infringement of a patented design or utility model. Article 34 does not contain an unreasonable burden as it is consistent with
due process and the adversarial system. Since the Philippines is signatory to most international conventions on patents,
trademarks and copyrights, the adjustment in the rules of procedure will not be substantial. (Tanada v. Angara, 272
SCRA 18)47

Power to Suspend Its Own Rules. Section 5(5) of the Constitution gives this Court the power to "[p]romulgate rules
concerning the protection and enforcement of constitutional rights, pleading, practice and procedure in all courts." This
includes an inherent power to suspend its own rules in particular cases in order to do justice.48

6. Admission to the Practice of Law


Rule on Conduct of Officials. Section 90 of the Local Government Code which prohibits lawyers who are members of a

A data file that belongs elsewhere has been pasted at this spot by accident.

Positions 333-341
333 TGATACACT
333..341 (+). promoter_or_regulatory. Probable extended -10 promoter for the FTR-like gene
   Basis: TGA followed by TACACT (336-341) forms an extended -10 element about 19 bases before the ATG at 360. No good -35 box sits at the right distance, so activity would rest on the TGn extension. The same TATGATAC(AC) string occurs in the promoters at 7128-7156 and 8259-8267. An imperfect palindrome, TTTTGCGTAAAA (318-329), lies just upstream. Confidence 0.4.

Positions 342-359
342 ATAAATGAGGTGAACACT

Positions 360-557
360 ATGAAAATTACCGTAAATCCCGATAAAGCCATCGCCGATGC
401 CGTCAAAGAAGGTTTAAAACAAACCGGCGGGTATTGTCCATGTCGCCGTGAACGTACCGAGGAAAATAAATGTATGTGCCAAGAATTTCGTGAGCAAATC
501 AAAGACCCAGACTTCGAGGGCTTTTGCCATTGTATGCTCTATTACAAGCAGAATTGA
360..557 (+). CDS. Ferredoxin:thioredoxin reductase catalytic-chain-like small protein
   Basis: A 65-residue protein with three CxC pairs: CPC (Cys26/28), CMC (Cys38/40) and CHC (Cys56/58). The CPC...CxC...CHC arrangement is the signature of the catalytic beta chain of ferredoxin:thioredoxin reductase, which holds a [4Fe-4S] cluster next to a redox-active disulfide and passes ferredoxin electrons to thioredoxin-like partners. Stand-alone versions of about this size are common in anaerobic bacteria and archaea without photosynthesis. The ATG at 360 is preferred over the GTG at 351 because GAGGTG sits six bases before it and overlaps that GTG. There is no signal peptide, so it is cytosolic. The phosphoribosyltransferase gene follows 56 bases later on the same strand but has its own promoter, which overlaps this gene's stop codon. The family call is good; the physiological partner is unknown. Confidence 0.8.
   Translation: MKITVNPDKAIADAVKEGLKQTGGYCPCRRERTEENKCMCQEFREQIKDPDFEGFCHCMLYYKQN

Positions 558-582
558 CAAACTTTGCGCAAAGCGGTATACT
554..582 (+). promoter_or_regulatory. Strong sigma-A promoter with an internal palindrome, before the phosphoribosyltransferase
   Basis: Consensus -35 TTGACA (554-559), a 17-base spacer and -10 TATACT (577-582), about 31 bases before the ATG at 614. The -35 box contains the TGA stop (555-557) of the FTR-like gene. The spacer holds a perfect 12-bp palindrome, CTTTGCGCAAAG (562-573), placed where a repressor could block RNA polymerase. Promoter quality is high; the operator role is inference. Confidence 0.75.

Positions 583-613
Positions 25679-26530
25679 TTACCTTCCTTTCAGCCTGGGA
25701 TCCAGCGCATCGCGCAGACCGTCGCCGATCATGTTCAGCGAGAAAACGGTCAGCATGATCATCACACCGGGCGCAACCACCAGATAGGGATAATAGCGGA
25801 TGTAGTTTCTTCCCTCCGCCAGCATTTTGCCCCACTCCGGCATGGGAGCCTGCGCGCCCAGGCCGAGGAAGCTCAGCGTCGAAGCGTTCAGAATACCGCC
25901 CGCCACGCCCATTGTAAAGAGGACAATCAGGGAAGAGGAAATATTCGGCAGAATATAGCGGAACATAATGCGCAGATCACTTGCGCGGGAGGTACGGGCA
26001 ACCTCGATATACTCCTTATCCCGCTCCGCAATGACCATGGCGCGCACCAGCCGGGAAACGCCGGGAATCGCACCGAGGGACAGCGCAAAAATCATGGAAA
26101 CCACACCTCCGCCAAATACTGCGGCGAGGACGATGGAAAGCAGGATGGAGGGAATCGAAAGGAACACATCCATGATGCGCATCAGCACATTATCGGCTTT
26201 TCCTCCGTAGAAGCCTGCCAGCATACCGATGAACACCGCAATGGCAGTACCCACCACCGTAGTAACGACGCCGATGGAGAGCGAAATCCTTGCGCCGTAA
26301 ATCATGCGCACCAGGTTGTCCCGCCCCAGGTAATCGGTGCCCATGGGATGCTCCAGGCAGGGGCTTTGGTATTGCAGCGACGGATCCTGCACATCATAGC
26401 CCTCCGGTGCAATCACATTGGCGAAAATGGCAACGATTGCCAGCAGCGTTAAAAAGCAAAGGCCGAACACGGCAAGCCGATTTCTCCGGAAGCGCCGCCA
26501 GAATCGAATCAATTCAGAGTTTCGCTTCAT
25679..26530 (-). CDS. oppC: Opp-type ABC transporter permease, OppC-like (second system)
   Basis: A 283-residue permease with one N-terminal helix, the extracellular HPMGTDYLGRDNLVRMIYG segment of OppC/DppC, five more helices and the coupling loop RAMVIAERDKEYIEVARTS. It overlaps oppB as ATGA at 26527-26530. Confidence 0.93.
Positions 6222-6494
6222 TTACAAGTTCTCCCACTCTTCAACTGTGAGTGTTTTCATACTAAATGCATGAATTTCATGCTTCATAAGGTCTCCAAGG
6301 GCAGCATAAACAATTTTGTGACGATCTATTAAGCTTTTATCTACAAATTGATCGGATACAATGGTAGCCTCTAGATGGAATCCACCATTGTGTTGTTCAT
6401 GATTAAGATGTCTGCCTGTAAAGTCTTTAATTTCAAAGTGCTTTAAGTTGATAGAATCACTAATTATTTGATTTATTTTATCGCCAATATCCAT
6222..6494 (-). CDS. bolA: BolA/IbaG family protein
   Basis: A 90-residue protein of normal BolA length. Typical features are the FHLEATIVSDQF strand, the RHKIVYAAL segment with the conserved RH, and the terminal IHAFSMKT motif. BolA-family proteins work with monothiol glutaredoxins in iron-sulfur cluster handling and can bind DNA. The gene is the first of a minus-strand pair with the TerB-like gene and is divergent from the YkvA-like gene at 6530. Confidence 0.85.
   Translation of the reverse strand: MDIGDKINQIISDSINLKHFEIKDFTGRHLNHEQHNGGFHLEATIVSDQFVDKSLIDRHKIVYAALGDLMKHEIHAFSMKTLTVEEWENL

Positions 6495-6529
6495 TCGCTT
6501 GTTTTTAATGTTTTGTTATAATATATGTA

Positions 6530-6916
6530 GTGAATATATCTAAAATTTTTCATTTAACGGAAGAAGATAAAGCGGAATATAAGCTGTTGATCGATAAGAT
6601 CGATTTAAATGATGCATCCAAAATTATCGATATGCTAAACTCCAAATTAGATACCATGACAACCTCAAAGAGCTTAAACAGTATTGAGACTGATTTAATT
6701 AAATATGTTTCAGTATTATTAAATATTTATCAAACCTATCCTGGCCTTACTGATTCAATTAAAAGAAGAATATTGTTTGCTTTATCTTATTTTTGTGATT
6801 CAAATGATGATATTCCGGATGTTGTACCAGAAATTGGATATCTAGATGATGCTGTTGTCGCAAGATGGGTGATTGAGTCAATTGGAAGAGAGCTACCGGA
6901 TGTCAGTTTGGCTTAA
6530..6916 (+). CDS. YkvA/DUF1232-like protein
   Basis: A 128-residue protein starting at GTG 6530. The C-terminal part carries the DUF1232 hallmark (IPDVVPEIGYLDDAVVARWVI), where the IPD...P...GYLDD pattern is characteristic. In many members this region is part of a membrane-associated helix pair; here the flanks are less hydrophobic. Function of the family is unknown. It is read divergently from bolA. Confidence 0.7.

local legislative body to practice law is not an infringement on the power of the Court to provide for rules for the practice of
law. The law must be seen not as a rule on practice of law but as a rule on the conduct of officials intended to prevent conflict
of interest. (Javellana v. DILG, 1992)

Bar Flunkers Act. After the Supreme Court has declared candidates for the bar as having flunked the examinations,
Congress may not pass a law lowering the passing mark and declaring the same candidates as having passed. This would
amount to not just amending the rules but reversing the Court’s application of an existing rule. (In re Cunanan , 94 phil 534
(1954))